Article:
by Chris Foss
Ali. Summitt. Palmer. Sager. McKnight & Smith. The sports world lost a lot of big names this year, many before their time. One famous name who recently passed away that you probably did not hear about, however, was former tennis star Gardnar Mulloy, who died November 14, just shy of his 103rd birthday. One of the last remaining Americans of note who came of age during the Great Depression and whose adulthood was forged by battle in World War II, Mulloy was an exemplar of NBC anchor/author Tom Brokaw’s “Greatest Generation”. Here I consider what the modern sports fan might learn from considering a life that seems Paleozoic by today’s “me first” standards, where getting the big contract appears to be all that matters anymore.
Mulloy died near the end of a year of extremism, hype, fear, and debased discourse in the world of sports, just as in essentially every other realm of life. Even if you lived in a cave all year where the only media you had access to was ESPN, this was probably a year in which the only truly good news was the Cubs’ meteoric World Series run. You’ve probably tired of controversies about shoddy refereeing in all sports, DeMarcus Cousins’s latest run-in, the “is Kevin Durant a villain for going to Golden State” intrigue, and pretty much anything related to Ryan Lochte or Hope Solo. Mulloy stands out in the wreckage of 2016, by contrast, as a quietly unexamined life.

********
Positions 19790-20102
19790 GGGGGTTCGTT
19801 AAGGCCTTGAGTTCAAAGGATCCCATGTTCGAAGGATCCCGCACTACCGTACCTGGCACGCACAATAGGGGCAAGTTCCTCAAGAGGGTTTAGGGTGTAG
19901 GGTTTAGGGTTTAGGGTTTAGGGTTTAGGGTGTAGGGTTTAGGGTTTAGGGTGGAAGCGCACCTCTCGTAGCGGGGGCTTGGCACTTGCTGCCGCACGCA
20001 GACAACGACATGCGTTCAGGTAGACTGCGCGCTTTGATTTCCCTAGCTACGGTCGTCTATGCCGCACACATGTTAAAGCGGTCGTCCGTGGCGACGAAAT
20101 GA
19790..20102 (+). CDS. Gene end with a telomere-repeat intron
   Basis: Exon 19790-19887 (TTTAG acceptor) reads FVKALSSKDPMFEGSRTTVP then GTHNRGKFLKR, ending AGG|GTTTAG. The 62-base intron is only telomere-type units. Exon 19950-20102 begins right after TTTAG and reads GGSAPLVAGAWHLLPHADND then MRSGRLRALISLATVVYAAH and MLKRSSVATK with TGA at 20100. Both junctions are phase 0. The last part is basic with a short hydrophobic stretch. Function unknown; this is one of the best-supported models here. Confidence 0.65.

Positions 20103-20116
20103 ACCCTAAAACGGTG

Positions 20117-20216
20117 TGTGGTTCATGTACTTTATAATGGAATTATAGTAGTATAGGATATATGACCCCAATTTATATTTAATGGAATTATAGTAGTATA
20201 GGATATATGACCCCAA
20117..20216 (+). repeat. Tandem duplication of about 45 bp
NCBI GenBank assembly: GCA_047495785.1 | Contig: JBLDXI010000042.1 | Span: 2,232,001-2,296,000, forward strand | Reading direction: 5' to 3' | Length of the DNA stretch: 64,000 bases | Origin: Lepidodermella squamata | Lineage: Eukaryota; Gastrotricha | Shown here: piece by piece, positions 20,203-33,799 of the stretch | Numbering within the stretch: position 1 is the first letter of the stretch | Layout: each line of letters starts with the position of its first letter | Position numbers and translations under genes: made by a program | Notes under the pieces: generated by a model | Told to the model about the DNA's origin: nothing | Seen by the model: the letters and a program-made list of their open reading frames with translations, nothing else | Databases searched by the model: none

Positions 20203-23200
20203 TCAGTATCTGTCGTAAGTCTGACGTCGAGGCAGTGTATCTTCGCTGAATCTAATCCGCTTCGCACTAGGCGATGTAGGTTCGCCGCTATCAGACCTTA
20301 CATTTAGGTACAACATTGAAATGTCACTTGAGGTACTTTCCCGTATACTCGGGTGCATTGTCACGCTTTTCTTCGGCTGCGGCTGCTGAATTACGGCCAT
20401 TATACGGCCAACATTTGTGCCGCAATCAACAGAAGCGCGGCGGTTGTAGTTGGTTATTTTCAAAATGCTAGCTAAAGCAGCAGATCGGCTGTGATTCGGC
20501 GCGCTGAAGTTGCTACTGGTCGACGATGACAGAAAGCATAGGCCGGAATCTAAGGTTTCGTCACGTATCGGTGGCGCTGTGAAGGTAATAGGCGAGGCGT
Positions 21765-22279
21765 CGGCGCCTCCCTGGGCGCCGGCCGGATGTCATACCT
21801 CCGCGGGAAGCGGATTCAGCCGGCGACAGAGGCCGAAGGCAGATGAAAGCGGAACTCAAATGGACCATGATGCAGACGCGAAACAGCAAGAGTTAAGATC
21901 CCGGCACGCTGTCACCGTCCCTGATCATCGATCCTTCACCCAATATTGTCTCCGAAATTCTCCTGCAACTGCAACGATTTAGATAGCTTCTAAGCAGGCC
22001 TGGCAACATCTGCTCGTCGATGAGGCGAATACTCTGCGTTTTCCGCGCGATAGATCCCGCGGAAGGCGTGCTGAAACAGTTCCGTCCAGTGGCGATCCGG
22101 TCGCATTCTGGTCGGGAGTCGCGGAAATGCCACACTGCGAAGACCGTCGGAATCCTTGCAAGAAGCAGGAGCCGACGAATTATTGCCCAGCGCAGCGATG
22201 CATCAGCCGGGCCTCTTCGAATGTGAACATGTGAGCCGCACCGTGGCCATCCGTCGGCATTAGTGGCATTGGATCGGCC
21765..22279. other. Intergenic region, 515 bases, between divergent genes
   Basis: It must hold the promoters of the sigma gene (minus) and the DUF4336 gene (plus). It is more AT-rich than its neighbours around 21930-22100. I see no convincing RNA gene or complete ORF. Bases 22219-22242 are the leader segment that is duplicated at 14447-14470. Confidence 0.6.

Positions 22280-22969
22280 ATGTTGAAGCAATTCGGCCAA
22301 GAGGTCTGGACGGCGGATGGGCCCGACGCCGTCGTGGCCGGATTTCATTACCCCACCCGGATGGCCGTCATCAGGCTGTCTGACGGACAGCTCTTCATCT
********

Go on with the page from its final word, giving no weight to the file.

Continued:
Born in 1913, Mulloy remembered growing up that tennis was considered a sport for “sissies”, very different from its modern place of respect among the sporting pantheon. His father built him a tennis court, however, and the two won the U.S. “Father & Sons” title three times. Although Mulloy was a multi-sport star, earning a football scholarship to the University of Miami while also diving and boxing, he stayed true to his favorite sport and ultimately founded Miami’s tennis team in 1935. In an era in which tennis was not lucrative financially, Mulloy also earned a law degree in 1938, launching a legal career while managing the Miami tennis squad and playing the amateur circuit.
Mulloy’s career could well have ended with the outbreak of World War II, which reached the United States by the time he was 28. Yearning to get into the Air Force, Mulloy ended up in the Navy as a lieutenant and commanding officer of a landing ship tank, ultimately leading a crew of 13 officers and 154 men in the Mediterranean. Mulloy took his ship into action in Italy, southern France and northern Africa, earning the U.S. Navy Medal of Commendation along the way. At one point, while transporting a British general and his chief of staff to a port in Italy, the British officers repeatedly made disparaging comments about Americans. Mulloy warned the general that if his men didn’t cut it out, he would confine them to quarters. The British officers refused to stop, and Mulloy stood his ground, ordering them locked in their cabins.
In early 1945, the Navy posted Mulloy on a tour of Eastern seaboard hospitals, where he started to organize tennis exhibitions and launched a comeback. Major tournaments were then restricted to amateur players, so he juggled playing and coaching tennis with his naval and legal careers. Mulloy won five Grand Slam championships in men’s doubles, including four with longtime playing partner Bill Talbert at what is now the U.S. Open. Mulloy and Talbert won the U.S. Nationals men’s doubles title in 1942, 1945-46, and 1948, as well as the clinching point in the U.S.’s Davis Cup final victory over Australia in 1948. Mulloy also played on Davis Cup-winning teams in 1946 and 1949.